Another thing I might mention are the creepy dolls. These wander around the dollhouse and transform people into more of them. However it's never really explained why they do this or how it happens. Presumably the original dolls were among the scary things George's parents put in the cupboard but what difference does that make? It perhaps should have been mentioned when Alex was telling the Doctor about George's fears, thinking the lift noise was breathing and that the old lady was a witch, that he thought some dolls were moving around unobserved or something. This conversation has an excellent moment when the Doctor mutters "understandable" in regards to George's fear of clowns. Maybe clowns could have been the creepy monster wandering around the house. Then again I believe there is some kind of sad clown present in a future episode judging by the trailers. The shot of Mrs Rossiter being sucked into the bins manages to be more unpleasant than humorous but I think Purcell sinking into the floor looked a little cheap and easy. It's not really clear how all these things happen; we get the impression that George, as a "Tenza", has immense psychic powers, but why are they coming to the fore in this particular moment?
Similarly while the ending is all very touching it seems to prioritise sentiment over credibility. It's all terribly convenient that Alex's acceptance of his son sets everything right and it makes the whole scenario feel like it was just an excuse to have a bunch of thrills followed by a snappy resolution at the end. The plot seems very insubstantial in this light. I notice that the New Series likes to use psychic power as a sort of catch-all magic omnipotence which can effectively substitute for believability or a strong sense of narrative and it's particularly notable here. It's one of the things which makes this episode come across as lacking and kind of transparent. It has a nice setting and the character action is good but the plot is too simplistic and too easily explained and resolved.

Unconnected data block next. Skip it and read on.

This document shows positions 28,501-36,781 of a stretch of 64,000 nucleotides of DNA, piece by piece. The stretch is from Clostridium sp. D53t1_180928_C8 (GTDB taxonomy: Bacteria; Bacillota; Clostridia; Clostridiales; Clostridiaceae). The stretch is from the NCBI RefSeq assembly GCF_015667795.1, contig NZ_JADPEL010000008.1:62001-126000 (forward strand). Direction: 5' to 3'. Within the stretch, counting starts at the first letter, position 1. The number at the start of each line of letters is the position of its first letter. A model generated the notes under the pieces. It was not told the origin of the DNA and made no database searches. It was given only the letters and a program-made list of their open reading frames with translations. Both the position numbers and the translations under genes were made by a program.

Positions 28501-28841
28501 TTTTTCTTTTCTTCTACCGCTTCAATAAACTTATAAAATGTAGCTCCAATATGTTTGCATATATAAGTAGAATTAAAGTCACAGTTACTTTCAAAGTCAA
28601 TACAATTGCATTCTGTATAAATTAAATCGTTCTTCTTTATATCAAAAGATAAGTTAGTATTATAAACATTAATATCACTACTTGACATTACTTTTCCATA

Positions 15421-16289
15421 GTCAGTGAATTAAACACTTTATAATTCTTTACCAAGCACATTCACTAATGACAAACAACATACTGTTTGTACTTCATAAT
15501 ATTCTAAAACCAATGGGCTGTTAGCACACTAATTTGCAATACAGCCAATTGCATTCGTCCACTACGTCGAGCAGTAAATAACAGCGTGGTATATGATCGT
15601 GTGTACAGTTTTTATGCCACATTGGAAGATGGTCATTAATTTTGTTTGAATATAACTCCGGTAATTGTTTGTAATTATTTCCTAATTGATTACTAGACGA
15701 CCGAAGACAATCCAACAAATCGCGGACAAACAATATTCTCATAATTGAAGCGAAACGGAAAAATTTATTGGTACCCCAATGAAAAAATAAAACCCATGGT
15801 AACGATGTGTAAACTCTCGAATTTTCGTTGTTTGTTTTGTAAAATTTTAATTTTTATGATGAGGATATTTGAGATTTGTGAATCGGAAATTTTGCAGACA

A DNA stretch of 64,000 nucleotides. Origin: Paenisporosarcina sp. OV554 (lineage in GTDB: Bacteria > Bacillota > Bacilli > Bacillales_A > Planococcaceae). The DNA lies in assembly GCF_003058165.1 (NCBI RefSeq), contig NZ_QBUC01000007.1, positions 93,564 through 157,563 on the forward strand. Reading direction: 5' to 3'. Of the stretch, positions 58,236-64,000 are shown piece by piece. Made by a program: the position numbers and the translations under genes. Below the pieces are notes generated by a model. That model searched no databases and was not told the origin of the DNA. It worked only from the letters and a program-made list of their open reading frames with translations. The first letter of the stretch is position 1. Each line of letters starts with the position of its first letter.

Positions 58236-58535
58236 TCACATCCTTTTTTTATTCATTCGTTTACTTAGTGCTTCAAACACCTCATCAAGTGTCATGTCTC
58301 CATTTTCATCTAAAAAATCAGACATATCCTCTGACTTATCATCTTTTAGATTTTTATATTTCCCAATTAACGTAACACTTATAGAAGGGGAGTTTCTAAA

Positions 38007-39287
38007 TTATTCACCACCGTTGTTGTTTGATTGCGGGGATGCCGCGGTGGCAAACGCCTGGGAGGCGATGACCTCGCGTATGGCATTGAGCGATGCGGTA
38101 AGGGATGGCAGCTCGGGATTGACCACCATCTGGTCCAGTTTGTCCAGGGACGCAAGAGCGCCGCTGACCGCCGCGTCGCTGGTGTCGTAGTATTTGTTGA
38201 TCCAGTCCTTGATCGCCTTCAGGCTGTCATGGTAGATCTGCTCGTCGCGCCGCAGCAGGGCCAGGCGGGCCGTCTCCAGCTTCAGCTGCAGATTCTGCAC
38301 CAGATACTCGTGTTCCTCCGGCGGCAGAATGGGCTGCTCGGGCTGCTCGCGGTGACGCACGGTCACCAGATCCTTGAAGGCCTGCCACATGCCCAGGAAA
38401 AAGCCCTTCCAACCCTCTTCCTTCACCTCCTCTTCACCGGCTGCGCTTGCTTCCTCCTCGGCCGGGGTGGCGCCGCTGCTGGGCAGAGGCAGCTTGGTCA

Nonetheless there are strong moments, direction aside. Alex's realisation that his wife can't have children yet his son is sitting right there is a powerful moment, as is the Doctor's immediate realisation that they're in a dollhouse after Amy and Rory have been wandering around for twenty minutes. What I would complain about is that despite being relatively understated musically, Murray Gold feels the need to provide little "Carry On" style musical trills after the jokes and during the light moments which come across as stupid and patronizing, and the humour is always more effective when they're not present. Our main cast are as strong as ever but as usual Amy and Rory aren't given enough to do.
Nonetheless I enjoyed "Night Terrors", and I think as a stand alone episode it was a refreshing offering even if it was a little simplistic in some respects. Gatiss is a good writer; he just needs to be given better opportunities than these one off filler episodes. I think he would excel with a two-parter because his dialogue is quite punchy and you never get bored even if what you're watching isn't too strong. This one also proves that stand alones are obviously the strength of the show because it was such a relief to see just the Doctor doing his thing. It's never going to be one of the highlights of this series but it's certainly worthwhile for the direction and probably does a decent job with a tricky idea.